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The Book of Mischief: New and Selected Stories

The Book of Mischief: New and Selected Stories

by Steve Stern

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"In the 25 years since [Stern] published his first book, younger Jewish writers have run with a similar shtick . . . But Stern was there first." —The Toronto Globe and Mail

The Book of Mischief triumphantly showcases twenty-five years of outstanding work by one of our true masters of the short story. Steve


"In the 25 years since [Stern] published his first book, younger Jewish writers have run with a similar shtick . . . But Stern was there first." —The Toronto Globe and Mail

The Book of Mischief triumphantly showcases twenty-five years of outstanding work by one of our true masters of the short story. Steve Stern's stories take us from the unlikely old Jewish quarter of the Pinch in Memphis to a turn-of-thecentury immigrant community in New York; from the market towns of Eastern Europe to a down-at-the-heels Catskills resort. Along the way we meet a motley assortment of characters: Mendy Dreyfus, whose bungee jump goes uncannily awry; Elijah the prophet turned voyeur; and the misfit Zelik Rifkin, who discovers the tree of dreams. Perhaps it's no surprise that Kafka's cockroach also makes an appearance in these pages, animated as they are by instances of bewildering transformation. The earthbound take flight, the meek turn incendiary, the powerless find unwonted fame. Weaving his particular brand of mischief from the wondrous and the macabre, Stern transforms us all through the power of his brilliant imagination.

Editorial Reviews

The New York Times Book Review
You have the sense, reading Stern, that he loves his creations too much to let them go. As The Book of Mischief makes clear, Stern is one of our most joyful writers. Though his characters may be prone to despair and disappointment, his vision of the world—and "the other world"—is resolutely affirmative.
—Nathaniel Rich
From the Publisher

“Stern's stories are suffused with nostalgia for this lost world. . . . Nothing goes unobserved.” —The New York Times Book Review

“[Stern is] a dazzling stylist. . . . The soulful stories in The Book of Mischief deserve to be found.” —Dallas Morning News

“Filled with pathos and humor. . . . At its most poignant, Stern's writing . . . peels away at the membranes that divide the present from the past.” —The New Republic

“A magisterial collection. . . . Stern's universe is a funny one, but he's honest enough to notice that sometimes we're the punch line.” —Cleveland Plain Dealer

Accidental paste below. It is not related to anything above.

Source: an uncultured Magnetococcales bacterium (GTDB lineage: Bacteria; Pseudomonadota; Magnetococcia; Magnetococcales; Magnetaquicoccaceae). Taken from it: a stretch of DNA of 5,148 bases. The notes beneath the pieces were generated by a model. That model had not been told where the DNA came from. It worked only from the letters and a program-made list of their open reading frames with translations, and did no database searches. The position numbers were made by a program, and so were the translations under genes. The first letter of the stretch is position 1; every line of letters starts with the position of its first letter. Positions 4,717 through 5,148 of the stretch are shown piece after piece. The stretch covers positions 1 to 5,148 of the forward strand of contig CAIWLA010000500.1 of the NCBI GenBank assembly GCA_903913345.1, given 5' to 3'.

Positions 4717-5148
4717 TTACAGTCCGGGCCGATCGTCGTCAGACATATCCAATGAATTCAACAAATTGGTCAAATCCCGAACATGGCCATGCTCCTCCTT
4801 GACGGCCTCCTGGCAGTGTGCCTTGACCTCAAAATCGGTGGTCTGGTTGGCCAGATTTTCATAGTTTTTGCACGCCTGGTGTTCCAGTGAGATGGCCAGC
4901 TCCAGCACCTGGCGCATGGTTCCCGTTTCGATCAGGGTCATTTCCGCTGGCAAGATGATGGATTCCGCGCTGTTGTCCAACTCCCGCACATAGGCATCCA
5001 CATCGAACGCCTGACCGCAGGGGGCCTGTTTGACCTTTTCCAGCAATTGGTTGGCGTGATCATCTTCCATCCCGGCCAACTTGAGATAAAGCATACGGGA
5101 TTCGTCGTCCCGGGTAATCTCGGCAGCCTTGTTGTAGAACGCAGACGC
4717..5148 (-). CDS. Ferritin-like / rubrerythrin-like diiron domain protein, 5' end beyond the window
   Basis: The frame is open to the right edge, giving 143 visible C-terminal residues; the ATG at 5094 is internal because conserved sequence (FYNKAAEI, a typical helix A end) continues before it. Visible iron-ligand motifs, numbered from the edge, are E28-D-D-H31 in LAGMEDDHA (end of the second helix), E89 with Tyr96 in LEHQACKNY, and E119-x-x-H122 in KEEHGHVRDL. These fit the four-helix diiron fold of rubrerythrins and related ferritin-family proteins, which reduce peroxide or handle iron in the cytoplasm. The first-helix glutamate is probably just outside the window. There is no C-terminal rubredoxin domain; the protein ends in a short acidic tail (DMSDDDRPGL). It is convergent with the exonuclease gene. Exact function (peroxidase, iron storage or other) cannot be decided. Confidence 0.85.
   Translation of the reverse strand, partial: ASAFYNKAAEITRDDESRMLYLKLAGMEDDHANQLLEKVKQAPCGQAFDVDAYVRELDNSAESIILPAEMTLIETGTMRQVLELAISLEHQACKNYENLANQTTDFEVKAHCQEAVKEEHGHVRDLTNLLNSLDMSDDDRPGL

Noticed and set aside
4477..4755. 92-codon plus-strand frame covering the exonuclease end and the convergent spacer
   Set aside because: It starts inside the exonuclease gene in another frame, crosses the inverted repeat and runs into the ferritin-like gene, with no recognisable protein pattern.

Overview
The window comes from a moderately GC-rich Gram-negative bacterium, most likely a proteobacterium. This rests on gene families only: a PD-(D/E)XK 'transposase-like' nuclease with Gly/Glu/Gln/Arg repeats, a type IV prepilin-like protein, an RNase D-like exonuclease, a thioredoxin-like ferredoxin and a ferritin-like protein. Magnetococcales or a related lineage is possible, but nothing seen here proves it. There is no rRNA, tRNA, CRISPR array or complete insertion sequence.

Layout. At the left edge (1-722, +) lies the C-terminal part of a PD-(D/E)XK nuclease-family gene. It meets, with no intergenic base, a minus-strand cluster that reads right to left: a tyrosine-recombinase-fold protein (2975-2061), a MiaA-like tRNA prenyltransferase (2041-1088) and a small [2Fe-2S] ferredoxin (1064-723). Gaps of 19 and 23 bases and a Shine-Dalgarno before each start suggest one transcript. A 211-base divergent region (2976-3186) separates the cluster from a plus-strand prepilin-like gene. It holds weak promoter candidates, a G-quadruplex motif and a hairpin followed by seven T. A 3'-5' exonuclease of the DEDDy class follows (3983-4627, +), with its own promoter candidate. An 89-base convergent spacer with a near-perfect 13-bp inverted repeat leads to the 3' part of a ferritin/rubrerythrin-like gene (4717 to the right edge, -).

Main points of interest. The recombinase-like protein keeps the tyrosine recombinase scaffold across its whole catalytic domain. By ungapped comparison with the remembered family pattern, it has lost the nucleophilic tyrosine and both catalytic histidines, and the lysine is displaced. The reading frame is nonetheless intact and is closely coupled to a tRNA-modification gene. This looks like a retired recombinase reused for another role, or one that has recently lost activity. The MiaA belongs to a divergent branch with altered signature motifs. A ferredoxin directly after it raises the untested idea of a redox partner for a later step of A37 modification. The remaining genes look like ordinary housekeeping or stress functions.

“Stern's prose fuses the magical and the mundane, with an offhandedness that makes the normal seem odd, and the truly odd seem matter of fact. . . . mesmerizing.” —Bookslut

Kirkus Reviews
"Mischief" is indeed the operative term here, for Stern's characters are subtle, slyly humorous and at times poignant. Stern's geographical range is impressive, with most of the stories unfolding in The Pinch, the Jewish section in--of all incongruous places--Memphis, Tenn. In "The Tale of a Kite," the opening story, Rabbi Shmelke is alleged to be able to fly. While this fascinates the narrator's son Ziggy, the narrator himself is less naïve and more skeptical, especially since the rabbi has a reputation for being on the "lunatic fringe" of Judaism. In "Lazar Malkin Enters Heaven," the narrator's father-in-law untowardly refuses to die and thus causes untold embarrassment to his family. In fact, even when an angel appears to take him up to paradise, Malkin refuses to believe that the angel is real and snorts that "there ain't no such place." The angel becomes understandably offended but counters: "We're even. In paradise they'll never believe you're for real." "Zelik Rifkin and the Tree of Dreams" features the title character who, testing his mother's lack of attention, announces that he robbed a bank and killed a teller. "'Just so you're careful,'" she distractedly replies. After the first eight stories, Stern moves us out of Memphis and transports us to the Lower East Side of Manhattan at the turn of the 20th century. There, prophet Elijah the Tishbite finds that after millennia of commuting between heaven and earth, and after being "translated to Paradise in a chariot of flame while yet alive," he's become a voyeur. After Manhattan, Stern shifts his narratives to Europe before returning to America for the final story, set in the Catskills. Stern weaves an intricate and clever web of stories steeped in both sacred and mundane Jewish culture.